Freelancers have long sought side gigs to generate extra income when work is slow. But taking on extra jobs always raises the risk of lost availability when the perfect project rolls along. If only there was a side gig completely controlled by the contractor.
In case you’ve been MIA over the past couple of years, that perfectly flexible side gig has arrived via ride-sharing and delivery services like Uber and Lyft.
As of June 2018, more than 75 million people have used Uber to catch a ride, and more than 3 million drivers have offered their services. With such demand, there are bound to be plenty of opportunities for freelancers to fill in throughout the near future.
Still considering whether driving for Uber is right for you? We’ve gathered some great reasons to moonlight as a driver, as well as a few challenges you might have to overcome.
Pros of Driving for Uber:
Becoming an Uber driver is quick and easy.
Driving for Uber, Lyft or another ride-sharing service doesn’t require any advanced training or planning – just a driver’s license and a vehicle. OK, that might be oversimplifying Uber’s minimum requirements… but not by much.
Any person at least 21 years old with at least once year of licensed driving experience can driver for Uber provided they hold a valid U.S. driver’s license. All they need is an eligible four-door vehicle and proof of insurance.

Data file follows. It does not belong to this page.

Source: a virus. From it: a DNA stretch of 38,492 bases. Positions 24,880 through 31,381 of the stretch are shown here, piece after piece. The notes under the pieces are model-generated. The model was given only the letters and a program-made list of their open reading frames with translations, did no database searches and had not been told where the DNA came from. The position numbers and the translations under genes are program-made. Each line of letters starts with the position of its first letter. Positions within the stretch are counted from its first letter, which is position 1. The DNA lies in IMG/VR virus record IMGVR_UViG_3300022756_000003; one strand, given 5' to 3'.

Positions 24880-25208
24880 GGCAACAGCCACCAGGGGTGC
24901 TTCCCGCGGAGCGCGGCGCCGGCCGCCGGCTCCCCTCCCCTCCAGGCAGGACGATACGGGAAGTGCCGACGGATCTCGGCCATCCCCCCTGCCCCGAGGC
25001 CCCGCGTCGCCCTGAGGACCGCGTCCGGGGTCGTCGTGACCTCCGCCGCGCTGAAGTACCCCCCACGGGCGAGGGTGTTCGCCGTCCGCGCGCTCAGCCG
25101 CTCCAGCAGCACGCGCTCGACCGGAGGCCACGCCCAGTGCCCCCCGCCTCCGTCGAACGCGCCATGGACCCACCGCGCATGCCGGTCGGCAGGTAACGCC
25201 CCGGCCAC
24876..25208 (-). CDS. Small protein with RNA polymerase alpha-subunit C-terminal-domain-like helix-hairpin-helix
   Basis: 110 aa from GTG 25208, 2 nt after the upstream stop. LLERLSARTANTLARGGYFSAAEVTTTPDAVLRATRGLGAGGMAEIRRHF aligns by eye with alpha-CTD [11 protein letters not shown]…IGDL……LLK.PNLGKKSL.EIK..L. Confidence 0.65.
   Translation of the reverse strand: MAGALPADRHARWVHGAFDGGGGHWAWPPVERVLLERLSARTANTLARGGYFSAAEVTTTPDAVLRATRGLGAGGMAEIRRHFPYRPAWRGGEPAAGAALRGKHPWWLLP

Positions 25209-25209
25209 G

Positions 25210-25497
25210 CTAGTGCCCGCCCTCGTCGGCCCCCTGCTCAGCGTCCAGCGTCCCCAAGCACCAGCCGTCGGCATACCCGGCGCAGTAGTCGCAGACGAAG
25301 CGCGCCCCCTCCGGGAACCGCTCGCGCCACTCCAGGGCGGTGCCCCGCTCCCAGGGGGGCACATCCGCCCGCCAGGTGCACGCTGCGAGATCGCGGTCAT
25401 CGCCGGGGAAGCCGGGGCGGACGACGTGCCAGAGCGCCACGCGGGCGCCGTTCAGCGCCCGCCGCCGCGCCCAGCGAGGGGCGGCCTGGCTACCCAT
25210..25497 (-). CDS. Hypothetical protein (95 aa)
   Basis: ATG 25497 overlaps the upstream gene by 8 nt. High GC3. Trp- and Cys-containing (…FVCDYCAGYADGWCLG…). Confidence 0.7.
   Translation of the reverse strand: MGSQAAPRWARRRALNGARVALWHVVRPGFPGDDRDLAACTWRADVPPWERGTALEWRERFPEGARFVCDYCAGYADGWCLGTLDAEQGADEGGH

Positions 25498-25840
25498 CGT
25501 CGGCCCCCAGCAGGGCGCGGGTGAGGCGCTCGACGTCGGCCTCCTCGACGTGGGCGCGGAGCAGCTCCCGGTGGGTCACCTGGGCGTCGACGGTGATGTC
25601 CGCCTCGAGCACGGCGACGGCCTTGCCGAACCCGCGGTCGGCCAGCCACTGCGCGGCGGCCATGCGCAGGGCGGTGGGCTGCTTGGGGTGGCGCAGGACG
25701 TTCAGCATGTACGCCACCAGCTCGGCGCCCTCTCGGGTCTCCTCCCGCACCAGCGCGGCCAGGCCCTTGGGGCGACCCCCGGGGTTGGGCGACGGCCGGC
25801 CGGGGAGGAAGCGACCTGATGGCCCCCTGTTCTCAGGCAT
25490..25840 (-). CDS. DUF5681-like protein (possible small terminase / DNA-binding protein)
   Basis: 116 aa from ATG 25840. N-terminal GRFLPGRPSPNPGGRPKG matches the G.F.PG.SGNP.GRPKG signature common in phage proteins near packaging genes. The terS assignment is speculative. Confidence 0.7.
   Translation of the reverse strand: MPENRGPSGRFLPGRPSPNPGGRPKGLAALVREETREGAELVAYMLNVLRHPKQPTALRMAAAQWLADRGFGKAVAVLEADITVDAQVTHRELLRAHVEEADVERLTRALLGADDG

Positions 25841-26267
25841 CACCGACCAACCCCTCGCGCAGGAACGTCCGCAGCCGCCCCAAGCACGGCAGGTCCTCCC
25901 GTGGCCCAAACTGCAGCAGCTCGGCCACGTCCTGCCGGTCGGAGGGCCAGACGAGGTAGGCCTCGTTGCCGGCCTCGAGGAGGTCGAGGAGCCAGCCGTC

Granted, Uber will review every applicant’s driving record and criminal history, but that only takes a few minutes in most cases. Making deliveries with Uber is even simpler and can be done with as basic transportation as a bicycle.
So, find yourself with some extra time between freelance gigs? You could be earning extra money from Uber fees in minutes and getting paid the same day.
Uber drivers enjoy maximum flexibility.
Most freelance designers, developers and writers benefit from a variety of revenue streams. But by juggling multiple gigs, they can find themselves with odd segments of free time.
It’s not that they can’t earn more money by working extra hours, it’s that it can be difficult to fill those spots of a couple of hours or a single day with another job. It can also be difficult to forecast when free time will fall.
Driving for Uber completely solves the dilemma. Should a freelancer find him or herself finished with another gig a day or two early, they can hop in the car and spend some time picking up Uber riders.
Trying to juggle a freelance career with family responsibilities and demands? It’s easy to drive for Uber whenever it’s convenient without skipping out on shifts when it’s not.
Driving for Uber offers supplemental income in an immediate manner.
Many are the freelancers who have seen their work dwindle as they wonder how to pay next month’s bills. Driving for Uber, Lyft or another ride-sharing service provides the ultimate bridge across a worrisome pay gap.
Not only is it quick and easy to start driving for Uber, but the gig also provides almost immediate pay. As an Uber driver, you conduct your own real-time transactions with your passengers.
When exactly payments get processed into driver’s bank accounts varies by location. In some areas, they may be instant and in others daily or once a week.